For contact centers and any business, excellence is crucial in achieving positive results. However, ineffective operational structures and inconsistent operational practices can often lead to poor results in the workplace.
WhitePages, a leading provider of contact information for people and businesses in the U.S., conducted a survey of more than 542 contact center professionals last November as part of their analysis, “Using of Big Data in the Contact Center”. Survey results show that data overload and lack of focus on customer satisfaction is apparently the core reasons why fewer than 60% of contact centers fail to deliver actionable customer service information to agents.
According to the study, managers were obstructed by overflowing data from too many sources that is inefficiently combined and utilized. Half of contact centers collect and use data around customer satisfaction, but more than a third collect none at all. Meanwhile, 15% collect it but don’t use it.
It was also revealed that contact center representatives are not as connected to relevant customer data. Agents are still forced to manually input more than 40% of customer contact information as automated Application Programming Interface API or Web-based system is still unavailable. This resulted to half of call center agents claiming they face productivity challenges by having to ask customers for basic contact information.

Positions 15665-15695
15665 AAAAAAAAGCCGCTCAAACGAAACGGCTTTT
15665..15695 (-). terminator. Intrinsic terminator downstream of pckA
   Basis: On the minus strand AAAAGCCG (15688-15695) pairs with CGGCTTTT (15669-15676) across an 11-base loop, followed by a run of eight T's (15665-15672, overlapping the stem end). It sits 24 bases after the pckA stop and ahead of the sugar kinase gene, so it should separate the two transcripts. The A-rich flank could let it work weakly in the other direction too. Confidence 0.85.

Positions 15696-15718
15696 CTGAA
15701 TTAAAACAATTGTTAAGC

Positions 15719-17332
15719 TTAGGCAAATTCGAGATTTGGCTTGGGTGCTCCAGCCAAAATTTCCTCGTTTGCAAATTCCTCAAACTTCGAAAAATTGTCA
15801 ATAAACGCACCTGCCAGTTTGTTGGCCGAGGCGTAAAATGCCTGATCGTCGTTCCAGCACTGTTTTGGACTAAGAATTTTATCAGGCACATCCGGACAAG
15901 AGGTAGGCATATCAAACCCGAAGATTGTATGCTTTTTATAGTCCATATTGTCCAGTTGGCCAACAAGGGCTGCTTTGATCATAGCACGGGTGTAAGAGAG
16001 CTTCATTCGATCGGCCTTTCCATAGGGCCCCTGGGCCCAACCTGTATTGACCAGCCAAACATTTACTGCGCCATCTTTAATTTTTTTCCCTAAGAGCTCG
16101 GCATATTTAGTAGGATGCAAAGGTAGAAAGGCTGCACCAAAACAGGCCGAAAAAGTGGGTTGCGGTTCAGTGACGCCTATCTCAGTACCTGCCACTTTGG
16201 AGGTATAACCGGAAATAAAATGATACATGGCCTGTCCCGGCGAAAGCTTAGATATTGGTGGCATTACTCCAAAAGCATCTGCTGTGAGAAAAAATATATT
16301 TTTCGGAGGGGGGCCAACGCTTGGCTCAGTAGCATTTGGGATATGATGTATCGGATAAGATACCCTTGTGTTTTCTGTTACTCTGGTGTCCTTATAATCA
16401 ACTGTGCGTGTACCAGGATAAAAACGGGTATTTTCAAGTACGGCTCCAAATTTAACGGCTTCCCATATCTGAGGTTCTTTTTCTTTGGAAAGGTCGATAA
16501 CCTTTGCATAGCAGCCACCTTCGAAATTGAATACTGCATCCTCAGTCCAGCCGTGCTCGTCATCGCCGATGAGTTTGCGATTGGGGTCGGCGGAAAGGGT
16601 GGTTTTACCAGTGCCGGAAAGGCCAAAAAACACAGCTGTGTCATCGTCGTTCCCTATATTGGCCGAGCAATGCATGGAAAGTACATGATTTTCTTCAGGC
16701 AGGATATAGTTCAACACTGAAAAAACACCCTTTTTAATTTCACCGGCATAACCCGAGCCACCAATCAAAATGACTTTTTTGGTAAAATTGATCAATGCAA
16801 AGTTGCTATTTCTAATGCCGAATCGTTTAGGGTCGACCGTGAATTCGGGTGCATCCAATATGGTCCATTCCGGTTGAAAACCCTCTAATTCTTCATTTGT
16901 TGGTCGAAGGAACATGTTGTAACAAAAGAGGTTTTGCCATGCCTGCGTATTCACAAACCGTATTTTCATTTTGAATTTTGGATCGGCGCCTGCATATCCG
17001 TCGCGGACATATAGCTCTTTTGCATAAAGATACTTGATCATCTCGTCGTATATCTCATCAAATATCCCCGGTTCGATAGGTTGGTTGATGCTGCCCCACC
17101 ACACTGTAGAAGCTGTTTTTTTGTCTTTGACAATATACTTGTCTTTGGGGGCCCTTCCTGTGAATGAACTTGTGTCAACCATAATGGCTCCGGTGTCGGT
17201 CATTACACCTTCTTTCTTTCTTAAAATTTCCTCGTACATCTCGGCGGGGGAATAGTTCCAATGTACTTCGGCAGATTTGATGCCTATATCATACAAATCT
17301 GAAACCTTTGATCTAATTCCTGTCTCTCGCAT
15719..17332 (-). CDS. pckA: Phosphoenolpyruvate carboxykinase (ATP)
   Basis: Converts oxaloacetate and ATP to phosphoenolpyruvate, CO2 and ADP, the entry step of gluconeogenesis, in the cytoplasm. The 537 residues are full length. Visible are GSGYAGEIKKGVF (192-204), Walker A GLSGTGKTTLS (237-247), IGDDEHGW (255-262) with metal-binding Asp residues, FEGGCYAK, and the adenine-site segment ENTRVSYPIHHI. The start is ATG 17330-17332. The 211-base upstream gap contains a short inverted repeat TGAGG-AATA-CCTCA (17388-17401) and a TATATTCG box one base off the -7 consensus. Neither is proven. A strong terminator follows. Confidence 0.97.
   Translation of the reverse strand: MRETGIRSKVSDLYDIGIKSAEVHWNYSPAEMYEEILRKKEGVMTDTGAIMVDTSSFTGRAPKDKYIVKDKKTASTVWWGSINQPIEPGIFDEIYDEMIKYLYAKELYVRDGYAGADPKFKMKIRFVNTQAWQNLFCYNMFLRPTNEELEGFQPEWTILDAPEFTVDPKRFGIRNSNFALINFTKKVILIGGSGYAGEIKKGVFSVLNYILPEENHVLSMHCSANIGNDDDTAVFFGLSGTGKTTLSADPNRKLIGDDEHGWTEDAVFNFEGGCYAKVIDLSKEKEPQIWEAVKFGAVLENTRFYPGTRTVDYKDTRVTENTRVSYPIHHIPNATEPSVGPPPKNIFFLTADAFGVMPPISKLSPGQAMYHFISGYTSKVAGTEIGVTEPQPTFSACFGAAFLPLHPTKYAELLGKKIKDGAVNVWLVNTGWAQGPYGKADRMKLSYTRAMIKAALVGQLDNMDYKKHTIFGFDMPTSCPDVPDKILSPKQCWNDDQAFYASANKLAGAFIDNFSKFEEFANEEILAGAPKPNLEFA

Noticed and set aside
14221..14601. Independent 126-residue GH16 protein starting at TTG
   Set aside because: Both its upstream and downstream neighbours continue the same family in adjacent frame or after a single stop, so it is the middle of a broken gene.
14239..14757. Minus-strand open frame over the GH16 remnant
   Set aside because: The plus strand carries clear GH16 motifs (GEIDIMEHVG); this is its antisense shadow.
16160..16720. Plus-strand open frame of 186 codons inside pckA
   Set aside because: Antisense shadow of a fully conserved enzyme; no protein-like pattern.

“You’re not going to enable agents to take the next step in customer satisfaction until you’ve empowered them with the supporting data to deal with the purpose of the call,” said WhitePages Director of Accounts John Neely, a former call center manager for PSINet, MindSpring, and EarthLink. “First contact resolution has always been paramount, but it’s smarter to stay with a customer as long as it is needed to solve the problem.”
Neely emphasized that contact centers should empower agents to sell better by starting on updating data systems so that agents will immediately know whose calling, what age group they’re in, what they’ve bought before, and even why they might be calling at a particular time.
“Companies need to distribute the right data to agents to make centers more actionable. In a competitive and commoditized business environment, you have to look at call centers as a competitive advantage,” Neely added. “Agents who are able to use the training they’ve been given are happier in their jobs. They’ll stay longer in what is a high-turnover profession and the company will see the results improve.”